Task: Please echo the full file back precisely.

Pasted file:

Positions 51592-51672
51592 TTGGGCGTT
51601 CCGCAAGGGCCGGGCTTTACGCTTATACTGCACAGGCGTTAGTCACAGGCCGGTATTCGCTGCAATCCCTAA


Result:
Positions 51592-51672
51592 TTGGGCGTT
51601 CCGCAAGGGCCGGGCTTTACGCTTATACTGCACAGGCGTTAGTCACAGGCCGGTATTCGCTGCAATCCCTAA